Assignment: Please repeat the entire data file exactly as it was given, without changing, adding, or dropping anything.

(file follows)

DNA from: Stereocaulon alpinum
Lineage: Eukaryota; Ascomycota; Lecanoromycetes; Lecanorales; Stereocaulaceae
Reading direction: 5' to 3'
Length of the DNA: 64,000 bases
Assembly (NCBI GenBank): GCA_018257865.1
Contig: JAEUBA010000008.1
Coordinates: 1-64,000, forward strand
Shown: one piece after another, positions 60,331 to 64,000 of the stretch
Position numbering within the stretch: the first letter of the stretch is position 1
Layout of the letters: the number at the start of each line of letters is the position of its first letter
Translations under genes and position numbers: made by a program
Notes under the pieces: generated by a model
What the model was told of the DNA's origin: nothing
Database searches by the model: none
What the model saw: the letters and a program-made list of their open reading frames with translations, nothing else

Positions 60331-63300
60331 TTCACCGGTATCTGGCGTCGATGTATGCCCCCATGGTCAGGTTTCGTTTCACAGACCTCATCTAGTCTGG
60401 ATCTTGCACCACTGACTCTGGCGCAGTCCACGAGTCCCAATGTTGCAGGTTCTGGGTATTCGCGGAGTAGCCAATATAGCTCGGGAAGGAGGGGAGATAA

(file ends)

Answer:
DNA from: Stereocaulon alpinum
Lineage: Eukaryota; Ascomycota; Lecanoromycetes; Lecanorales; Stereocaulaceae
Reading direction: 5' to 3'
Length of the DNA: 64,000 bases
Assembly (NCBI GenBank): GCA_018257865.1
Contig: JAEUBA010000008.1
Coordinates: 1-64,000, forward strand
Shown: one piece after another, positions 60,331 to 64,000 of the stretch
Position numbering within the stretch: the first letter of the stretch is position 1
Layout of the letters: the number at the start of each line of letters is the position of its first letter
Translations under genes and position numbers: made by a program
Notes under the pieces: generated by a model
What the model was told of the DNA's origin: nothing
Database searches by the model: none
What the model saw: the letters and a program-made list of their open reading frames with translations, nothing else

Positions 60331-63300
60331 TTCACCGGTATCTGGCGTCGATGTATGCCCCCATGGTCAGGTTTCGTTTCACAGACCTCATCTAGTCTGG
60401 ATCTTGCACCACTGACTCTGGCGCAGTCCACGAGTCCCAATGTTGCAGGTTCTGGGTATTCGCGGAGTAGCCAATATAGCTCGGGAAGGAGGGGAGATAA